Lab studies could explain how a seemingly stable geologic fault can fail
Some geologic faults suffer from a Jekyll-and-Hyde personality: Sections considered resistant to powerful earthquakes can sometimes produce enormous temblors. New research shows how a quake on one fault segment can weaken a neighboring section, allowing a once-steady segment to suddenly slip.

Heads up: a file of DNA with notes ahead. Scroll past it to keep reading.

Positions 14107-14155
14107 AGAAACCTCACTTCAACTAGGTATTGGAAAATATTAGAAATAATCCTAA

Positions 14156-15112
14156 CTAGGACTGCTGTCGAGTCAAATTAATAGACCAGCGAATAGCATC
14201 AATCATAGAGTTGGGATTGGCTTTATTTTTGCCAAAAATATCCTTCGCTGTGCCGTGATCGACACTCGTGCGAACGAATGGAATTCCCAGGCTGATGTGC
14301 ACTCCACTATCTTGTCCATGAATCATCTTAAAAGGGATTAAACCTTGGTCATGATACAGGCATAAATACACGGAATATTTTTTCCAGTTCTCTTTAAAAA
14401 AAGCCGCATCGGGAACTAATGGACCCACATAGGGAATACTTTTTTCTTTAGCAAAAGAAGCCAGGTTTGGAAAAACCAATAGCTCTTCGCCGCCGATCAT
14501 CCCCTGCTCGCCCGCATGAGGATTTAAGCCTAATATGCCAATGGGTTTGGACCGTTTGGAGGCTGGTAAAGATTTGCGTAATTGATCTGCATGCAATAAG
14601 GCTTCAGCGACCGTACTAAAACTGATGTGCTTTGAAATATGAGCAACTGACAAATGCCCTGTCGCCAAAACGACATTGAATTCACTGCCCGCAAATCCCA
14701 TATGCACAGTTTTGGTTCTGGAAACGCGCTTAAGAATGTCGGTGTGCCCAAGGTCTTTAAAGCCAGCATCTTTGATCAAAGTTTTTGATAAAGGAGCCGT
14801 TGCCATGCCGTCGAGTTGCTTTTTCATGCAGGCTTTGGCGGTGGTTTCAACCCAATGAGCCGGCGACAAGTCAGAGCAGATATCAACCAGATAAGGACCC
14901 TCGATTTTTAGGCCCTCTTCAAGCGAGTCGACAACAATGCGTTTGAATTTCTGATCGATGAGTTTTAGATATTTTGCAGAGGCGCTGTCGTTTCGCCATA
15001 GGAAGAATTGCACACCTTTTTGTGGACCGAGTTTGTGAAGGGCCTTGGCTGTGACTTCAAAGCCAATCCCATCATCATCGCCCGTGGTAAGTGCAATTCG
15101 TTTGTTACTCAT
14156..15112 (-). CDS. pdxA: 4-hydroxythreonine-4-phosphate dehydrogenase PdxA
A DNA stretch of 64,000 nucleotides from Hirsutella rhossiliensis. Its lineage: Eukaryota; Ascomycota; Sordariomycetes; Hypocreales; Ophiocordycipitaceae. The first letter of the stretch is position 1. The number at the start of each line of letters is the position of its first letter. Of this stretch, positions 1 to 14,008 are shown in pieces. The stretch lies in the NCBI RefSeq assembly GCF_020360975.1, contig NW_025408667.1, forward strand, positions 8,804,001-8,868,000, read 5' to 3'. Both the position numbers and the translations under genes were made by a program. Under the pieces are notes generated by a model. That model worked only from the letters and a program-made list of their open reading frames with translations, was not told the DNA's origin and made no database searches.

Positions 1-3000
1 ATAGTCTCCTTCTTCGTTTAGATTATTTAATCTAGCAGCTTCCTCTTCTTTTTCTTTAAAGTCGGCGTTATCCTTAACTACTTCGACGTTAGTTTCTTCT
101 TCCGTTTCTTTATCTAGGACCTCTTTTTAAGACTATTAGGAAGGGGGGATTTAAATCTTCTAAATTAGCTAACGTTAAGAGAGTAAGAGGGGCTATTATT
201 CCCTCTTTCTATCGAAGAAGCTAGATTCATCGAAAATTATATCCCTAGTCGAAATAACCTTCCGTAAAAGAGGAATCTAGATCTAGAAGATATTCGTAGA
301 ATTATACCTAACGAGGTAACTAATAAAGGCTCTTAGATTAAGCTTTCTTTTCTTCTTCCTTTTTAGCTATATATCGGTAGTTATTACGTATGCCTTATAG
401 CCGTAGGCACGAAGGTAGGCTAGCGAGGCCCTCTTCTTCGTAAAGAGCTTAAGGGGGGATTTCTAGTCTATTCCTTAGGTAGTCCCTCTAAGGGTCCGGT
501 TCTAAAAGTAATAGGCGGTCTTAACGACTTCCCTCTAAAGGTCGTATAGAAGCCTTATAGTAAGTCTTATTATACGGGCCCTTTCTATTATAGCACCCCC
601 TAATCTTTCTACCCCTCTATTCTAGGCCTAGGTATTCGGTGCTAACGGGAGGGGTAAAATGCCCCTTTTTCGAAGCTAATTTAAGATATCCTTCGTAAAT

The findings could explain why Japan saw the devastating March 2011 Tohoku quake on the fault segment it did. Seismic hazards in many other fault zones may also need to be reassessed, scientists report online January 9 in Nature.
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